Treatment of Renal Calculi

Identify and select appropriate interventions including
diagnostic tests and nursing interventions. Analyze physiological and psychological
responses to illness and treatment modalities
Purpose: Examine case studies related to renal and urologic systems and answer the
assigned questions. This assignment should help refine your clinical/critical thinking skills
What are the treatment options for renal calculi based on the cause of the stones?

Critical Thinking: Treatment of Renal Calculi

Renal calculi, also known as kidney stones or nephrolithiasis, are hard, crystalline
mineral substances formed within the urinary tract or kidney, symptomized by flank pain, and
hematuria (Curhan, 2011). Though some run within the lineage, their occurrence is prompted by
a decrease in volume of urine, or an excess of substances that form stones within the urine. To
confirm the presence or absence of kidney stones, various diagnostic tests are carried out,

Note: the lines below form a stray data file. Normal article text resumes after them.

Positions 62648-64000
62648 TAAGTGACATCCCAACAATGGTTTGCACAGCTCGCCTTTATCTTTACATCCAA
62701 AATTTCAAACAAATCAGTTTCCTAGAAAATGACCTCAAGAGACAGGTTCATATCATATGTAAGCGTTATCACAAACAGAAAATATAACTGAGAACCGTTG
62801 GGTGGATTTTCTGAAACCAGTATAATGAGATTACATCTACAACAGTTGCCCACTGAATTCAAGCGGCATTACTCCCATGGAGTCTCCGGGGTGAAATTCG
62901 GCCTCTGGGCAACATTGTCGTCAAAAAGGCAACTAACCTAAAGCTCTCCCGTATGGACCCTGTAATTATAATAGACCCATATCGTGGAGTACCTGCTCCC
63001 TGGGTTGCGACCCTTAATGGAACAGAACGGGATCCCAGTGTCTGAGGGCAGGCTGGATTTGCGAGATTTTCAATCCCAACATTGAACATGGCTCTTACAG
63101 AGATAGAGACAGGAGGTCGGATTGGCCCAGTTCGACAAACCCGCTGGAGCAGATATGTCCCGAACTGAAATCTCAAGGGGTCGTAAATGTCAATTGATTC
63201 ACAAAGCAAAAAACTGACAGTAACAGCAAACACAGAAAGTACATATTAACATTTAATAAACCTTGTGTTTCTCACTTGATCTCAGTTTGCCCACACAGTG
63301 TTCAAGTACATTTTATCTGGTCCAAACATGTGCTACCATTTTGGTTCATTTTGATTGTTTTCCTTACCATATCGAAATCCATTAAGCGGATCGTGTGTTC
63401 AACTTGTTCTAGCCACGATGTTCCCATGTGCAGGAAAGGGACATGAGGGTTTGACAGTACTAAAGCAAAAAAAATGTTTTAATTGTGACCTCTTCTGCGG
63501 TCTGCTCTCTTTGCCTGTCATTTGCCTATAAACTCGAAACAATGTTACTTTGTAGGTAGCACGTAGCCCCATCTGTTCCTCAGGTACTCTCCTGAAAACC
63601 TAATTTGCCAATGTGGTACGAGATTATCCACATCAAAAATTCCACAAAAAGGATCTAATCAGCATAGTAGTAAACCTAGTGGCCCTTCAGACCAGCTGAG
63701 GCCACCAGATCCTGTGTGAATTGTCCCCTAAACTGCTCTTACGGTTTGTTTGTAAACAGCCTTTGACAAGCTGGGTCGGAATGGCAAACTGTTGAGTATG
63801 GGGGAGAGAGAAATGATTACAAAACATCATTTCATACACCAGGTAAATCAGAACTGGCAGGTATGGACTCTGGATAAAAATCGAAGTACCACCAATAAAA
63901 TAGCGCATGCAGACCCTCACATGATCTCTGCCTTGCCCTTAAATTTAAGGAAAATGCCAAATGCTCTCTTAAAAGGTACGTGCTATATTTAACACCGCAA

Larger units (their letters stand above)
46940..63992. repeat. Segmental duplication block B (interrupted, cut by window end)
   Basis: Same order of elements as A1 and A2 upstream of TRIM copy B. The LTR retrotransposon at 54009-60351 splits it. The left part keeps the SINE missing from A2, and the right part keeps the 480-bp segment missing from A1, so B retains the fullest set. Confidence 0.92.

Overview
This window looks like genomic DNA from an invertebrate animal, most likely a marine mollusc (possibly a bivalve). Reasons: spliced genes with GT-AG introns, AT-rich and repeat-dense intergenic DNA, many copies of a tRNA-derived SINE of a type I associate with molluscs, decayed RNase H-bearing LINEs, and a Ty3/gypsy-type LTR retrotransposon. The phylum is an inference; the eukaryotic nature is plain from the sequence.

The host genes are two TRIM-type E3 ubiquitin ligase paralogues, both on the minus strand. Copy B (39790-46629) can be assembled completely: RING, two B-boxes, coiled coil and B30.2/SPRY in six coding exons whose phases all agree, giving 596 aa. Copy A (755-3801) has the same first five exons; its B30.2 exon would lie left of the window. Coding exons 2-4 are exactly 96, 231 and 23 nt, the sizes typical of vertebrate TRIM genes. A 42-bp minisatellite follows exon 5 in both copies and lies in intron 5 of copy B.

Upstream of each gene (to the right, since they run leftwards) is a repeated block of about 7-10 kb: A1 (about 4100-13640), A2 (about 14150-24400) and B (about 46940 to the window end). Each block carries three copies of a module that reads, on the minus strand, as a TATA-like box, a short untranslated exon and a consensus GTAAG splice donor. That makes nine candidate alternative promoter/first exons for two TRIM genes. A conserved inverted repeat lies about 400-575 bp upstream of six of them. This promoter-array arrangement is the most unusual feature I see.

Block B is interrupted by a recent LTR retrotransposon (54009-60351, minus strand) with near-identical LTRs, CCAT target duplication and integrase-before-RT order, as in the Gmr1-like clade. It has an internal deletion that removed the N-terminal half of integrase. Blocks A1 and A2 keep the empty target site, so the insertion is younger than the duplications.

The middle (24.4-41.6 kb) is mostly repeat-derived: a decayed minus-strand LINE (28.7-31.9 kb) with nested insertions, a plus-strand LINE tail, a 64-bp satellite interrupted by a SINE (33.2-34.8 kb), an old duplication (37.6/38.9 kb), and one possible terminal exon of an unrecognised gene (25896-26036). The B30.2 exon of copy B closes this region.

including blood tests to check the levels of calcium, uric acid, phosphorus, and electrolytes;
kidney function tests; urinalysis, which is done to check for red blood cells in the urine, or
crystals; and stone type examinations. In addition, abdominal CT scans can also be carried out,
as well as MRI, X-rays, Ultrasound and Intravenous pyelogram (IVP) of the kidney and
abdomen (Pietrow, 2007).
Treatment of kidney stones is dependent on the cause of the calculi, which is specific for
every type of stone. The most common ones are calcium stones, cysteine stones which form in
people with cystinuria, struvite stones mostly found in women, uric acid stones more common in
men than women, and other substances including triamterene, indinavir and acyclovir
medications (Pietrow, 2007).
Usually, small stones pass on their own with intake of fluids. However, bigger stones
may need some medications to decrease their formation and help to fragment them. Allopurinal
is used for uric stones; antibiotics are common for struvite stones; phosphate solutions for

calcium stones; sodium citrate and thiazide diuretics for general use (Curhan, 2011). Surgical
procedures like lithotripsy, percutaneous nephrolithotomy and ureteroscopy may be necessary if
the condition is worse, as is deemed by the doctor (Pietrow, 2007).


Curhan, G. C. (2011). Nephrolithiasis. In: Goldman, L. & Schafer, A.I., (eds.). Cecil Medicine.
24th ed. Philadelphia, Pa: Saunders Elsevier.
Pietrow, P. K. (2007). Preminger GM. Evaluation and medical management of urinary lithiasis.
In: Wein AJ, ed. Campbell-Walsh Urology. 9th ed. Philadelphia, Pa: Saunders Elsevier.